“It thought maybe this year it could happen. I have worked my tail off to try and make that happen because I believe 100 percent it is the right thing to do. We have to have a statute that punishes people for killing unborn children.”

Waller said 35 other states have laws to address this issue. He said he worked with both Planned Parenthood and Colorado Right to life. He said the issue came down to a clause that said personhood is not implicated while the other said this is a criminal statute and that information did not need to be in the bill.

Waller told the Colorado Independent said there were amendments that would have removed a section of the bill.

“The right to life folks bring up a valid point when they said that this is a criminal justice provision. Why does this language need to be in there? My goal was never to move the dial and if we are somehow doing that I don’t want to be a part of that,” Waller told journalists.

Waller said he was not interested in advocating for either side on the bill.

“What it boiled down to was a construction piece that said nothing in this article shall be construed to confer the status of personhood. We couldn’t come to an agreement on that.”

The bill’s language states: “Nothing in this article shall be construed to confer the status of “person” upon a human embryo, fetus, or unborn child at any stage of development prior to birth.”

Father Bill Carmody said he had met with Waller for close to an hour to express his concerns about the bill and had advocated for California style fetal homicide legislation.  He said he was concerned that though abortion had been decriminalized since 1967, the bill’s removal of the criminal statute would take Colorado back a step “if and when the Supreme Court overturns Roe v Wade.”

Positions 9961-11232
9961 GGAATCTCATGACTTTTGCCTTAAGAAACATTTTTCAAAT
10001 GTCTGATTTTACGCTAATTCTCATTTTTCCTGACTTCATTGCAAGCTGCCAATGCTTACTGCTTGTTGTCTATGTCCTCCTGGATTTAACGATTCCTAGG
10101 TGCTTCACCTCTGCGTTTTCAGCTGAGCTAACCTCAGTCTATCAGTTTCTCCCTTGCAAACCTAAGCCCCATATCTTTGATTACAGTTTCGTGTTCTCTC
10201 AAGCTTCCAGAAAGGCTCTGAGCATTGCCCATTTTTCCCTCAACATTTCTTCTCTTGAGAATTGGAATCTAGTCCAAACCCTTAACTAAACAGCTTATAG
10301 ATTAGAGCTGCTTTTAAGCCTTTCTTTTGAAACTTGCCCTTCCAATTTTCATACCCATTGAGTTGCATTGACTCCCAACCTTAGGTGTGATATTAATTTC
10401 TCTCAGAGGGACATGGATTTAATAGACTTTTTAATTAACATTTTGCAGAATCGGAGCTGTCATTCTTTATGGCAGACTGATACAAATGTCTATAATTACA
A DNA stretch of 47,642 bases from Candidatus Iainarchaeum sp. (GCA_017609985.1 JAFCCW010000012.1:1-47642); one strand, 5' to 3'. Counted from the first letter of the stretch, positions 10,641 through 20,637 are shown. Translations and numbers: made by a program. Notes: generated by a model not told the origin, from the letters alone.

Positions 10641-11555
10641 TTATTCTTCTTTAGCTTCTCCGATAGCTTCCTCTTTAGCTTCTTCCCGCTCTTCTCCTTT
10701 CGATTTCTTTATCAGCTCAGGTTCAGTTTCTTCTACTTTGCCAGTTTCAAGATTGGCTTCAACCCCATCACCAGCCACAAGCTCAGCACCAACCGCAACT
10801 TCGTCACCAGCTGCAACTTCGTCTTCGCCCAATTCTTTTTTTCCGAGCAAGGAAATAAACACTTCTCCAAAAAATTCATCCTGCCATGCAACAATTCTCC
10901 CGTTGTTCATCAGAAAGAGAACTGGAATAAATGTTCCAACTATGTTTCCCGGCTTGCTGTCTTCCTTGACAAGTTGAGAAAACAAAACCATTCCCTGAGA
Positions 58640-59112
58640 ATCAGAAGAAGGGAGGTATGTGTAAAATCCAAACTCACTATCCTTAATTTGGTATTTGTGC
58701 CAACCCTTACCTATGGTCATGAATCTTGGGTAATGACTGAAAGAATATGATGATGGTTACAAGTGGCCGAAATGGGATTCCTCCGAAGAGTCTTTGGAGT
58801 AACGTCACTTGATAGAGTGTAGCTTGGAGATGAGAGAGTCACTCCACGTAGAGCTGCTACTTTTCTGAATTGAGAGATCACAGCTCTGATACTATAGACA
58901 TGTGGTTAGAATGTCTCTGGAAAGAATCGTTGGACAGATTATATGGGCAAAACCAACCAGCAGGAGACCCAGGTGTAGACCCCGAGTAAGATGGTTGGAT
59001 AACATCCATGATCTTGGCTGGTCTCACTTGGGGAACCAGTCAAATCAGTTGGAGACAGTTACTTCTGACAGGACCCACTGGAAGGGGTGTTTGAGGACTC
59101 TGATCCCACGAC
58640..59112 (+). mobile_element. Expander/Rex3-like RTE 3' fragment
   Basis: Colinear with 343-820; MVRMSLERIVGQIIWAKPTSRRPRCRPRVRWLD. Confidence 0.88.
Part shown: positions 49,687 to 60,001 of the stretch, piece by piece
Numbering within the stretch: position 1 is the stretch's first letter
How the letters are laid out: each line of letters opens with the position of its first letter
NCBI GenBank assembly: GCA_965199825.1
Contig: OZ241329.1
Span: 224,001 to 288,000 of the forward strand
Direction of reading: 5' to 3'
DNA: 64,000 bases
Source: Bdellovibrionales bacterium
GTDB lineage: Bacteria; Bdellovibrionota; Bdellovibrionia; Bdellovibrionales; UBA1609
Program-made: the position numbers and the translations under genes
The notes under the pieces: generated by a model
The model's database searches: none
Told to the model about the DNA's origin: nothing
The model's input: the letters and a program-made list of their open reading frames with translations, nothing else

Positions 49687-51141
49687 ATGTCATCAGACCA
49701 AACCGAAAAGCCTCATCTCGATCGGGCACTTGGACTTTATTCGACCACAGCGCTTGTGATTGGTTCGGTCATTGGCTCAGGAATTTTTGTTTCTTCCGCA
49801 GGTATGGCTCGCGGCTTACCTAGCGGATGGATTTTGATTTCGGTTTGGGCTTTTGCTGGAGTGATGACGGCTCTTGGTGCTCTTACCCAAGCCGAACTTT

“The other problem is that other than in the title, there is no mention of the word child in the bill. It goes out of its way to say it is not a person. It goes out of its way to say it is not anything human, so bring manslaughter charges if it is not human.”

While Carmody said it was the pro-choice folks who killed the bill by placing the “personhood” article in the bill, Planned Parenthood of the Rocky Mountains spokesperson Monica McCafferty said that was simply not true. She said they had come to the table with the understanding that the bill was not an abortion or personhood bill.

Planned Parenthood of the Rocky Mountains CEO & President Vicki Cowart reiterated McCafferty’s statements in a press release.

“The text of the bill itself made it clear from the beginning that this bill was not about abortion. In fact, the abortion exclusion was necessary to ensure that this bill remain a criminal justice statute,” Cowart said in a statement. “It is evident that anti-choice extremists were successful in hijacking what began as a bipartisan bill, pushing an ideological, dogmatic agenda, and turning this into a denunciation against women and reproductive health.”

Senate prime Sponsor of the bill Pat Steadman, D-Denver, had been watching the bill carefully for changes that might have weakened women’s rights.

Steadman told the Colorado Independent, “It is really unfortunate that it has become complicated by Republican party politics and the far right fringe of their base standing in the way of public safety legislation that protects crime victims, but those are the choices that they have made.”